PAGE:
Study finds intravascular imaging effective for imaging the brain

US-based intravascular imaging and artificial intelligence (AI) company, Spryte Medical, has announced the publication of the first clinical study of its neuro Optical Coherence Tomography (nOCT) technology and its ability to bring intravascular imaging to the brain.

Designed with the aim of helping clinicians to better see the pathology associated to neurovascular disease the Spryte nOCT technology acts as a guide wire navigating through the patient’s brain blood vessels. Researchers at university hospitals in Toronto Canada and Buenos Aires, Argentina, demonstrated a successful navigation and imaging with the nOCT probe in 32 patients undergoing routine investigation or treatment for cerebrovascular disease.

Published in the journal Science Translational Medicine, the study found that using optical coherence tomography devices clinicians were better able to understand cerebrovascular pathology and intervention for a range of conditions in the human brain.

Equipped with a miniaturised optical fiber and a distal lens, the probe illuminates the tissue and collects the backscattered, near-infrared light. While rotating the fiber and the lens at high speed, the probe is rapidly retracted, creating a spiral-shaped light pattern to comprehensively capture the arterial wall and implanted devices.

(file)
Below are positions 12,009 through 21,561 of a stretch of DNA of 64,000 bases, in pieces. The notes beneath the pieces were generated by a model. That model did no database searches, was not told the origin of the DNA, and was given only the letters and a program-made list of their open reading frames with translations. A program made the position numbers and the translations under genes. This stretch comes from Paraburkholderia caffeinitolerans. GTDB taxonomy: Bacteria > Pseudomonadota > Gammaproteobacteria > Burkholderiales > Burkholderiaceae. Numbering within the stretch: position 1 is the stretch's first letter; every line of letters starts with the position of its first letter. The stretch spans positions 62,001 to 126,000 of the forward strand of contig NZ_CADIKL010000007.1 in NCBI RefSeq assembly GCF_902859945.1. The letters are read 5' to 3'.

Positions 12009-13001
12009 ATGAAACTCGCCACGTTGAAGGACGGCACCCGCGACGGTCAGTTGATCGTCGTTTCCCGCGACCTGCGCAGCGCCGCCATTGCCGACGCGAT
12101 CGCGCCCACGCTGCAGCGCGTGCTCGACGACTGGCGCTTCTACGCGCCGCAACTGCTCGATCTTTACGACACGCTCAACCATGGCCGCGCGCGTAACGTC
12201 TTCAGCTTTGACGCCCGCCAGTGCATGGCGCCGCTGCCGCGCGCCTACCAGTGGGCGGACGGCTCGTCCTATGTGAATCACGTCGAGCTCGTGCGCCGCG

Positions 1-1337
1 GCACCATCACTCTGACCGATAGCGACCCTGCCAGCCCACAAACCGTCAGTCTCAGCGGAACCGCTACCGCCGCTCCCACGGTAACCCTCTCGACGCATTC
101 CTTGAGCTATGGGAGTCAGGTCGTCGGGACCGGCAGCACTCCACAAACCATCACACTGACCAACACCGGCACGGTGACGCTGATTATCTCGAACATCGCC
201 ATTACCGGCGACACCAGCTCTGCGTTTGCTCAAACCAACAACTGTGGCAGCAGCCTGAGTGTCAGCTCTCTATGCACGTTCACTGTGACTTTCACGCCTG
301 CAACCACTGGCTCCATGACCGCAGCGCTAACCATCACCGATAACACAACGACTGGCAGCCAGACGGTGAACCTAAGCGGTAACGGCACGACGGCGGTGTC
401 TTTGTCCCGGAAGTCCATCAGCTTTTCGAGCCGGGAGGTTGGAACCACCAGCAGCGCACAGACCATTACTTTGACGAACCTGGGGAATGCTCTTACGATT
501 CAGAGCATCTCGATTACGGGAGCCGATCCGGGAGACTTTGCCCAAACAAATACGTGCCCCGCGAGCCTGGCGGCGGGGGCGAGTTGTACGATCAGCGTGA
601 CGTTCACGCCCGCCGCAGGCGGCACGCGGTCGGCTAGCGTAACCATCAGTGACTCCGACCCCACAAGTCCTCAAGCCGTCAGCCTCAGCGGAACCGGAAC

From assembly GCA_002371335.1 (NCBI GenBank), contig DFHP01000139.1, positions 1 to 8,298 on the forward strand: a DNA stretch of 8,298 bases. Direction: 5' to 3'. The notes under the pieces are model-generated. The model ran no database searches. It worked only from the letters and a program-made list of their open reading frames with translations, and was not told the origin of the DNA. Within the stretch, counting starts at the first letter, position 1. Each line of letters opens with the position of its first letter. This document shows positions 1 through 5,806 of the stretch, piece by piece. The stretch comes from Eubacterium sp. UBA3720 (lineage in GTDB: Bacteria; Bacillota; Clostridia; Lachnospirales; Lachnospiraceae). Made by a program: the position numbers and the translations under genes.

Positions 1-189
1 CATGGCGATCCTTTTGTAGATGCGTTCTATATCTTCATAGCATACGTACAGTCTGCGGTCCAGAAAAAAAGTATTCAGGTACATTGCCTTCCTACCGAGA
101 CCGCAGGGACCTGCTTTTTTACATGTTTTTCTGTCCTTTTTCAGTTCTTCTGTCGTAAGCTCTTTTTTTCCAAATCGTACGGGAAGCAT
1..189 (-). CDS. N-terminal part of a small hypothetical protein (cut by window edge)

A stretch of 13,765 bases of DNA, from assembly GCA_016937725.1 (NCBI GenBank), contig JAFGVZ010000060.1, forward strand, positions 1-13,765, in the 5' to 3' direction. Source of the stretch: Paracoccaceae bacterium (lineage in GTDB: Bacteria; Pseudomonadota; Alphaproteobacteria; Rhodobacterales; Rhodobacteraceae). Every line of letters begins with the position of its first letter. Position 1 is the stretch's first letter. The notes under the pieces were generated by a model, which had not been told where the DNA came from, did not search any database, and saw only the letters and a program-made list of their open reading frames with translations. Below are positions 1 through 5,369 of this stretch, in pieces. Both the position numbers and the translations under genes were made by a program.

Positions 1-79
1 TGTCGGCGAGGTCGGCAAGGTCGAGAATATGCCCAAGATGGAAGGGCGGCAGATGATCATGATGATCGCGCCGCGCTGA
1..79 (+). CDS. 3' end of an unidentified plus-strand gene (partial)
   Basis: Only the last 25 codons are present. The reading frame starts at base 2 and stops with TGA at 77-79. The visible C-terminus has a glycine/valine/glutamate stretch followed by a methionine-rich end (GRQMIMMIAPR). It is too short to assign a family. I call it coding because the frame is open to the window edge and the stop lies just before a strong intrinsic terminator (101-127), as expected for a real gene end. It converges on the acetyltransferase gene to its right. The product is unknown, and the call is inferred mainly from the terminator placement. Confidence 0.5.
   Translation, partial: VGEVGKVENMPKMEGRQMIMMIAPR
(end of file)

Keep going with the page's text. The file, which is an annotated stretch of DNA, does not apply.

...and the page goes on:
Researchers were able to image the anterior and posterior circulation of the brain, whilst capturing a spectrum of neurovascular pathologies, such as brain aneurysms, ischemic stroke, arterial stenoses, dissections and intracranial atherosclerotic disease.

Toronto researcher for the study, Vitor Mendes Pereira, said: “The Spryte nOCT technology is an imaging probe, sized like a guidewire, that navigates seamlessly through the brain vessels using our usual neuro-interventional techniques. The system and imaging probes performed well, integrating with our workflow, and provided us with incredible images and critical information that we cannot obtain with any other technology.”

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Spyrte Medical hopes that the tech will go on to have a future in being used as part of the treatmentfor the treatment of stroke and related conditions despite the device not yet receiving approval from the US Food and Drug Administration (FDA).

Brandon Berry, editor of Science Translational Medicine, added: “This study provides proof of concept for using optical coherence tomography devices to better understand cerebrovascular pathology and intervention for a range of conditions in the human brain.”

Elsewhere in the field of Optical Coherence Tomography, Abbott has announced that its own range of OCT devices saw a significant 7% rise in MSA compared to angiography guidance alone. Meanwhile, Proviso Medical has received FDA 510(k) clearance for the Provisio Sonic Lumen Tomography (SLT) IVUS System.


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